Violence and corruption in the police force can no longer be classified as allegations. They are real and are now an integral part of the culture of the Police Force and policing in Guyana. The sooner the authorities accept that these are chronic and systemic problems in the Police Force, the quicker there will be a serious attempt at a solution. No such attempt has yet taken place, even though modest efforts at ‘reforms’ have been made. But these have been attempted only reluctantly, after much public pressure and as an attempt to soothe public opinion. When public rage overflows, such as after the shootings in Middle Street, the public is offered the creation of a SWAT team. But the danger now exists that the Police Force will become so enmeshed and so entrenched in violence and corruption, that systems to protect these will take on a life of their own within progressively higher reaches of the Police Force.
With the production of 500,000 barrels a day for 300 days a year at US$40 a barrel, the annual income would be US$6 billion. The cost of production of oil varies widely, depending on whether it is onshore or offshore and if offshore, how far away and how deep. To give some idea North Sea oil was produced by BP in 2014 at US$30 a barrel. It went down to US$15 a barrel in 2017 and is expected to go down to US$12 a barrel by 2020. The estimated cost of production in offshore Guyana has not been made known by either the Government or ExxonMobil. We are therefore left to speculate.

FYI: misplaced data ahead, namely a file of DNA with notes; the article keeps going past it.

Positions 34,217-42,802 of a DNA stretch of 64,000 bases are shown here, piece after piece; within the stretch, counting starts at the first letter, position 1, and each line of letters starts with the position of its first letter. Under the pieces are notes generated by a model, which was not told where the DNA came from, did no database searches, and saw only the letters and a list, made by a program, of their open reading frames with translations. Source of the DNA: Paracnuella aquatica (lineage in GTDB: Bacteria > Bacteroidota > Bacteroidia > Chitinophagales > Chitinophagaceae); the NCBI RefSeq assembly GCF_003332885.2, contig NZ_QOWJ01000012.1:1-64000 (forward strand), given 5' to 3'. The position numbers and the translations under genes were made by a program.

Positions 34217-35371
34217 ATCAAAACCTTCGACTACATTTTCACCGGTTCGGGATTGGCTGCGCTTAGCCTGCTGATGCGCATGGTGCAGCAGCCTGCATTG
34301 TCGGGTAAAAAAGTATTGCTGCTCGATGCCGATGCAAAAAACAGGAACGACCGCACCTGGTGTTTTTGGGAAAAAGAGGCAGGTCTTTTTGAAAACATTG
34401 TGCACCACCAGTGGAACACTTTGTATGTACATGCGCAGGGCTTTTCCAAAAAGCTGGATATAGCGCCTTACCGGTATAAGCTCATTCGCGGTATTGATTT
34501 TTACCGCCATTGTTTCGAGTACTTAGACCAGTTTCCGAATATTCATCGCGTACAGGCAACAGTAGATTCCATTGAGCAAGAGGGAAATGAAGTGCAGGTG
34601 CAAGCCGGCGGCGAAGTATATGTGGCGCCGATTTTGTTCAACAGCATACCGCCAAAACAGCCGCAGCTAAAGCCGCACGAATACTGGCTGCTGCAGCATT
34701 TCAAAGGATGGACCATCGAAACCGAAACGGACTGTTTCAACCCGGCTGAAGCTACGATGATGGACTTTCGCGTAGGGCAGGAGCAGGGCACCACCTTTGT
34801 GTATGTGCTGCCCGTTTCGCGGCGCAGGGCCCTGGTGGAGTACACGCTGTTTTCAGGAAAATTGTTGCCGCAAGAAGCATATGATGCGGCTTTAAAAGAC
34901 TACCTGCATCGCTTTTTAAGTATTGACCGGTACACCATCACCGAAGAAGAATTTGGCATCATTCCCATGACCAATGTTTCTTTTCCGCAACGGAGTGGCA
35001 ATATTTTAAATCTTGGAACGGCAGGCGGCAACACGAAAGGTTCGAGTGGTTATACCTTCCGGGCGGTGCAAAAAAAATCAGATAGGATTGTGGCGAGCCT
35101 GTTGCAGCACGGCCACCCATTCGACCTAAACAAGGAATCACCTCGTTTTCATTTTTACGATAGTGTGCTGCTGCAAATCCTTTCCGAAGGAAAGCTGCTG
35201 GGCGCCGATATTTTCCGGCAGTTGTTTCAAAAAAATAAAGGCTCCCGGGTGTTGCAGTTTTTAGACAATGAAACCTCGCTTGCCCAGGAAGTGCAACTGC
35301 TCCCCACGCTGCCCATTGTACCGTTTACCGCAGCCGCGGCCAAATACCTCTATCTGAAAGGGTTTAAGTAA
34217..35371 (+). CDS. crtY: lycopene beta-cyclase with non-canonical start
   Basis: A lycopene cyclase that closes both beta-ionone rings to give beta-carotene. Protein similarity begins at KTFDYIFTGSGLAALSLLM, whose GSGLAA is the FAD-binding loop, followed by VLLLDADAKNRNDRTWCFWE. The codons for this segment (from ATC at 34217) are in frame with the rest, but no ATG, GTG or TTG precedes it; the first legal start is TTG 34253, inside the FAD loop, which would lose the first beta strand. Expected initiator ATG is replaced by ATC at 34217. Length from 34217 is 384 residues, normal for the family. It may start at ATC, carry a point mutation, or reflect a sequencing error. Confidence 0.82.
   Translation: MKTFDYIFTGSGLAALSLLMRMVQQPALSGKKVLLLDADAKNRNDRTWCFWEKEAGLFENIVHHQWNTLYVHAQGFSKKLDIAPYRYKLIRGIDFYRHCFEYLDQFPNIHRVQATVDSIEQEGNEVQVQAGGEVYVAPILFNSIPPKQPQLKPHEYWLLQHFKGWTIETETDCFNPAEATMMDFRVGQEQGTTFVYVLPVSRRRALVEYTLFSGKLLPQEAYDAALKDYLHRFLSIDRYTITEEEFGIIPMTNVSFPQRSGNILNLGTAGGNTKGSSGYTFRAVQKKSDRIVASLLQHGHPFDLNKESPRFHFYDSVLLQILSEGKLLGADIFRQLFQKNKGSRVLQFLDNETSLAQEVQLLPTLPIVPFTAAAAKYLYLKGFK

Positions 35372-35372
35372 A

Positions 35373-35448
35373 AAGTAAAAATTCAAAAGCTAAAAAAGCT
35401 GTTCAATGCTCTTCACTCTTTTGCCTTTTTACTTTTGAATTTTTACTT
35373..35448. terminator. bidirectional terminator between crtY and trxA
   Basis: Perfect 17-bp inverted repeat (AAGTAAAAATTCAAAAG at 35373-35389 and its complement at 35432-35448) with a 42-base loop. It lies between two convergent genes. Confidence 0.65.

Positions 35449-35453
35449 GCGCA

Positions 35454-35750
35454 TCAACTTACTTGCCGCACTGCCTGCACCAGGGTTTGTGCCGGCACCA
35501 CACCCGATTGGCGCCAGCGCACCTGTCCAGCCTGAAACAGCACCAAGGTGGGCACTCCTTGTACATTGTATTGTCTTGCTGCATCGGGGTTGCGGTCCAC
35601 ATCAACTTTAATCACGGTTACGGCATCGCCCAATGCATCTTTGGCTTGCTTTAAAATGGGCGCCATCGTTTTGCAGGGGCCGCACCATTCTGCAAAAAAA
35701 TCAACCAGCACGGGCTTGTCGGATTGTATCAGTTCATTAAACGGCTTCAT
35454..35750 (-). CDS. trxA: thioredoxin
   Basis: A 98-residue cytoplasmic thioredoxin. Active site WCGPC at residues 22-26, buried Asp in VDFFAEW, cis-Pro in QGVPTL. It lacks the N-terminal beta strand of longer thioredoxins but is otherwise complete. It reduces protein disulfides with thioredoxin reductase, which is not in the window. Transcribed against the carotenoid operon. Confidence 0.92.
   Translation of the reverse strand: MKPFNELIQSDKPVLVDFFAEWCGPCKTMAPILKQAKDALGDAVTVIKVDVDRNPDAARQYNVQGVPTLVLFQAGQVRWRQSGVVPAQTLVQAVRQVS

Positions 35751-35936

Assuming that a maximum of about half of the income would be deducted as production costs, US$3 billion would be deducted as production costs from an annual income of US$6 billion. Guyana would earn 50 percent of the profit, that is, US$1.5 billion plus 2 percent of US$6 billion as royalty which would add another US$120 million. At minimum, therefore, Guyana’s economy would double. More likely than not, Guyana’s economy would grow to three times its current size and even more, if the price remains around US$60 per barrel and if more discoveries are made resulting in higher production. ExxonMobil has drilled only eight wells in seven of which oil was discovered. It plans to drill another twenty. There are also other blocks to be explored by other oil companies and other blocks yet to be given out for exploration.
Since the victory of the APNU+AFC coalition in 2015, the colour of APNU, green, in which the President is often dressed, is being promoted everywhere. It first started with school buses and school boats. Now it is reported that school benches at some locations are being painted green. These were followed by the new, imposing, fence at the Office of the President which itself, along with State House, have now fallen victim to the colour green.
The designation of Guyana as ‘The Green State’ was not an accident. Dozens of characterizations could have been formulated to define Guyana’s intended adherence to a strict environmental regime, details of which are yet to be announced. But it is believed that the selection of the term ‘The Green State’ had something to do with the party colour and the President’s obvious attraction to it.